• will you start your day with a mouthful of sweets to go along with some fine Darjeeling tea
  • you could have an hour-long conversation with a neighbour at your gate, without really inviting him/her in or going out yourself
  • will you find streets and shops named after Hahnemann and homeopaths
  • will you  begin the day by reciting Tagore's poems instead of prayer
  • will you be expected to sing at any gathering... and it better be good!
  • will you be able to dig into the most succulent chelo kebabs at Peter Cat
  • will you be discriminated, not on the basis of caste, but on the basis of which football club you support, whether it is Mohun Bagan or East Bengal
  • will you find more hand-pumps than street-lights
  • will you find trams and tramlines that serve no real purpose
  • will you find spacious yellow Ambassador taxis that create more traffic chaos than anything on road
  • will you find minibus drivers who think they are riding in tanks
  • will you find almost no cows
  • is paneer an expensive commodity (because the mithaiwalas stock up all the good stuff)
  • will cha (tea) be the most ordered drink in a coffee house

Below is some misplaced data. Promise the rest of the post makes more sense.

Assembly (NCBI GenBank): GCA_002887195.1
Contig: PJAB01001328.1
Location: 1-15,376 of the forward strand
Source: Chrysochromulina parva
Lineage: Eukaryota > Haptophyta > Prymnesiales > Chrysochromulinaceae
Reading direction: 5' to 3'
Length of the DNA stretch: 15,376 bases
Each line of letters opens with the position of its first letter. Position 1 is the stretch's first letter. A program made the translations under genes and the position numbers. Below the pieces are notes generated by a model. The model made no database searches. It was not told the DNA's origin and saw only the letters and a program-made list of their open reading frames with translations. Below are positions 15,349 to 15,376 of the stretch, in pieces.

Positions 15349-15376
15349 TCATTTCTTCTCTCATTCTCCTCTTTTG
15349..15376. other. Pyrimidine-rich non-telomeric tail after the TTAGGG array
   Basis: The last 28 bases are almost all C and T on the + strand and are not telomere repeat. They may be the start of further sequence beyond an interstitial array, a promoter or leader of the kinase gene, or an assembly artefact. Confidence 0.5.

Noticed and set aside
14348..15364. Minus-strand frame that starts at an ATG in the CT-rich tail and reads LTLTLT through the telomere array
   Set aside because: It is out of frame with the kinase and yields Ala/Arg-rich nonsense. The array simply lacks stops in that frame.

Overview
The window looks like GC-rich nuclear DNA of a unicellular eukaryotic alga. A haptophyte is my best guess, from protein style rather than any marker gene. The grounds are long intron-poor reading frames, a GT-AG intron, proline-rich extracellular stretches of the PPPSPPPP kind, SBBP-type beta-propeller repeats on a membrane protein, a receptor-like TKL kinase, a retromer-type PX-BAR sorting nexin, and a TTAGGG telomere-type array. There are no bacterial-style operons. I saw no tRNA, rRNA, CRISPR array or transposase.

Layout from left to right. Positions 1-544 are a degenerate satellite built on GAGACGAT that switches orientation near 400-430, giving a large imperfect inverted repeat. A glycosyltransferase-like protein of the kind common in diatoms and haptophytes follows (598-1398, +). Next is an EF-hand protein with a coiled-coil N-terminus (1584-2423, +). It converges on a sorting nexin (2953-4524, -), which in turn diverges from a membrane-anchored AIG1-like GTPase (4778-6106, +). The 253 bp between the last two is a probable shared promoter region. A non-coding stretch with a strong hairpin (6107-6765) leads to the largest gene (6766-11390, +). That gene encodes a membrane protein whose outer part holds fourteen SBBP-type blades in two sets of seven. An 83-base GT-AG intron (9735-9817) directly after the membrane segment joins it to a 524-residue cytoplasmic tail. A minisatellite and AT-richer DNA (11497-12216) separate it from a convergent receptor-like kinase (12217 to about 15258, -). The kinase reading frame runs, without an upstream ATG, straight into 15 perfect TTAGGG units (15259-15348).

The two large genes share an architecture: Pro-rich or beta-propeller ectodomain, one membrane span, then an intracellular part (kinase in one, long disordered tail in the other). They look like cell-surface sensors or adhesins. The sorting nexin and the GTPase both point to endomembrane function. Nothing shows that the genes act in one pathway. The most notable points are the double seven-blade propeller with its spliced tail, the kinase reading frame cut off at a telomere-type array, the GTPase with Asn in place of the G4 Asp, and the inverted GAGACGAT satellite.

• will you realise that Hakka is not just a noodle but a dry Chinese preparation made by a tribe of that name
  • will you find Chinese who speak Bengali fluently
  • will you find ghosts in public libraries and the old governor-generals' residences
  • will you find a pair of handmade boots at a Chinese shoemaker at Bentick Street for Rs 500
  • will you find policemen wearing white uniforms and black boots
  • will there be one Bollywood hoarding among hundreds of Tollywood and Hollywood ones
  • is the rupee called taka
  • will you find streets named after officers of the British Raj
  • will you find men walking around in colourful batik kurtas
  • there are more henpecked men than anywhere
  • not eating fish is really a big deal
  • an afternoon siesta is a must (especially after all that rice you've had for lunch)
  • 7 pm is prime-time for Bengali TV channels
  • you wouldn't be caught dead trying to catch fish at the neighbouring pond
  • you will ditch the peanuts and opt for some jhalmuri to go with your drink
  • cricket matters only when it's played at Eden Gardens or Sourav's in the team
  • power-cuts can extend to upto 12 hours or more
  • embroidery is still a hobby
  • girls wear pants and waistcoats to school
  • reading is still a habit
  • a walk to the market is considered an exercise
  • "adda maara" (a chat or gossip session) is more a necessity than a pastime
  • will you find the most mouth-watering spicy Hungarian sausages at Kalman at Free School Street
  • will people be bothered about what's happening in Dhaka than in Delhi
  • Mamata is "Didi" but Rahul is certainly not "Baba"
  • painting the town red means a completely different thing
  • in spite of all the water around there is little potable water
  • English is the second language
  • no meal's complete without the meat
  • politics is part of life, work an aberration